When Marcel Duchamp arrived in New York in June 1915, he was already famous – or rather, notorious – as the creator of Nude Descending a Staircase No. 2 (1912). The painting had been the sensation of the Armory Show of 1913, the first major exhibition to bring European modern art before the American public. Today this dull-coloured dalliance with Cubism looks unlikely to cause offence, but that was not how it struck audiences at the time.
Calvin Tompkins, in his biography of Duchamp, quotes an account of what happened: “People formed queues, waiting for thirty, even forty minutes just to stand momentarily in her presence, venting their shocked gasps of disbelief, their rage, or their raucous laughter…”
For Duchamp, who was only 27-years-old and still in Paris, life went on as usual. The French newspapers showed little interest in the Armory Show and it allegedly took weeks for the artist to learn about his succes-de- scandale. By that stage, Duchamp was already considering whether he actually wanted to be a painter making “retinal art”. When he moved to Manhattan, two years later, he was an American celebrity, although no artist had ever achieved such renown with so slender an output.
The Essential Duchamp at the Art Gallery of NSW is a show that lives up to its name. Almost everything of importance in the artist’s career is included in this compact touring exhibition put together by the Philadelphia Museum of Art. When the original version of a work has been lost, a replica has been substituted. When a piece has been judged too fragile or valuable to travel, as with his “definitively unfinished” would-be masterpiece, The Bride Stripped Bare by her Bachelors, Even (the Large Glass) (1915-23), it has been comprehensively documented.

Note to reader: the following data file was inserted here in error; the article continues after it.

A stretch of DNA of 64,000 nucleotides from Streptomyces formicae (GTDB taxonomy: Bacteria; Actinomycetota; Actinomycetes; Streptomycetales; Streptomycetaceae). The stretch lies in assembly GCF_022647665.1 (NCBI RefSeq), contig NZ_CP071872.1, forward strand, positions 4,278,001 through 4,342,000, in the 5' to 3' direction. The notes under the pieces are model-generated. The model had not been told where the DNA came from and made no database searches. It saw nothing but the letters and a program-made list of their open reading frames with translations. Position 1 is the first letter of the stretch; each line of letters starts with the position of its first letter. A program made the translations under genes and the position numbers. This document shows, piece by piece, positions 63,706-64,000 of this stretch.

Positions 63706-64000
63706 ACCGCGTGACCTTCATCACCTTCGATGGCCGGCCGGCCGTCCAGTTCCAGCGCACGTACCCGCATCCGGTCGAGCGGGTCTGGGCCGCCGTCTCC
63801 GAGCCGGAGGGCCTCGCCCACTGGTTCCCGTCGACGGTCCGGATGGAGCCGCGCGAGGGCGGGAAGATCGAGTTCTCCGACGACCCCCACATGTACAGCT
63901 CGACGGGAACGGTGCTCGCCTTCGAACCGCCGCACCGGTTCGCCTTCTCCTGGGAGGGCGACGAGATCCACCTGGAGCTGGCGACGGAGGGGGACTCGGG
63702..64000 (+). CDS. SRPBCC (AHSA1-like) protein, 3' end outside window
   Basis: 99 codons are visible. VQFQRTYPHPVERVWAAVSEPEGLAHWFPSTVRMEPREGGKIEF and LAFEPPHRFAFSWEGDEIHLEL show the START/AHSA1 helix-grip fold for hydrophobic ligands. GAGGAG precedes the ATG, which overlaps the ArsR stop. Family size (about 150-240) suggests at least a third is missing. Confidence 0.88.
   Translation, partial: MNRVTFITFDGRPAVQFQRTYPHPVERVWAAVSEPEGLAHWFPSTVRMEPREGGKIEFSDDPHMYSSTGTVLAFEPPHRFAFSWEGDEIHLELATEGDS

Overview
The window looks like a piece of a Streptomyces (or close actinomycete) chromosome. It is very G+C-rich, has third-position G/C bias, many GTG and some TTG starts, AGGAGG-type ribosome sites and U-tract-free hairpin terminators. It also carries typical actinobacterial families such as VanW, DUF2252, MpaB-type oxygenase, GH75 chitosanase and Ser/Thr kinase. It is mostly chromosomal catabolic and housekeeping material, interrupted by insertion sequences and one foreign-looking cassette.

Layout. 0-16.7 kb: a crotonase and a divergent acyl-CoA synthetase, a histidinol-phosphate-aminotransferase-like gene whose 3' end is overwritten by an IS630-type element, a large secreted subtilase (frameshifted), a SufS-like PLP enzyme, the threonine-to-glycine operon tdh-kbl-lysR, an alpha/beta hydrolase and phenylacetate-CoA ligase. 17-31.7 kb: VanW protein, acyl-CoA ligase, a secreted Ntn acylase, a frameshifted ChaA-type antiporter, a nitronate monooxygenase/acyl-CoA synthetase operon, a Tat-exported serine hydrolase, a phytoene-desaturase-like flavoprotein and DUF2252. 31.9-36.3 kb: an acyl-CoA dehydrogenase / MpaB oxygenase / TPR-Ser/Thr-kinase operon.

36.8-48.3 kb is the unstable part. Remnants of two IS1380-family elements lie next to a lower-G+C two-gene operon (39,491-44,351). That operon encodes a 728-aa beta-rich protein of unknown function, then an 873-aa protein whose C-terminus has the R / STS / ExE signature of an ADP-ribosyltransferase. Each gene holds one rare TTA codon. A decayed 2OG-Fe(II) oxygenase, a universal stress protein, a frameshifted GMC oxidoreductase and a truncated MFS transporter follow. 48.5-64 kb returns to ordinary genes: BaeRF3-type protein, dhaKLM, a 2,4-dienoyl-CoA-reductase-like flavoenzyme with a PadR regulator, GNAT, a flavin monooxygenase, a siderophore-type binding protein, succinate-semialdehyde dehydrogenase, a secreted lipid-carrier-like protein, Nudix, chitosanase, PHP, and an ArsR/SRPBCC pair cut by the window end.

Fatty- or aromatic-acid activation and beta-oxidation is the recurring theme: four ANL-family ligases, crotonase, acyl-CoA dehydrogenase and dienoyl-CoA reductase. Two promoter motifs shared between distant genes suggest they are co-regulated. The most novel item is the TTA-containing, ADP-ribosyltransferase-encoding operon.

With other artists it would be outrageous to make do with replicas and documentation, but for Duchamp it seems perfectly natural. No artist did so much to destroy the hallowed ‘aura’ of the work of art while never managing to put himself out of a job. On the contrary, there are plenty of experts who view Duchamp as the most important artist of the 20thcentury. It’s the greatest smoke & mirrors act in all of art history.
There was a certain element of luck in Duchamp’s ascension. If he hadn’t been diagnosed with a minor heart condition – which didn’t prevent him living to the age of 81 – he would have been obliged to serve in the French army during the First World War. Nobody foresaw the hysterical reaction to Nude Descending a Staircase (No.2), which would give him a huge advantage over every other European artist that washed up in New York. Upon arrival, Walter Pach, the chief organiser of the Armory Show arranged for him to stay in an apartment owned by the collector Walter Arensberg, who would become his friend and patron.
The Arensbergs knew everybody in the New York cultural scene and soon Duchamp knew them too. As the regular guest of honour at their soirées, he met the city’s leading writers, artists, critics and collectors. His charm proved invincible, and his career as one of the leading artists of the modern era was launched.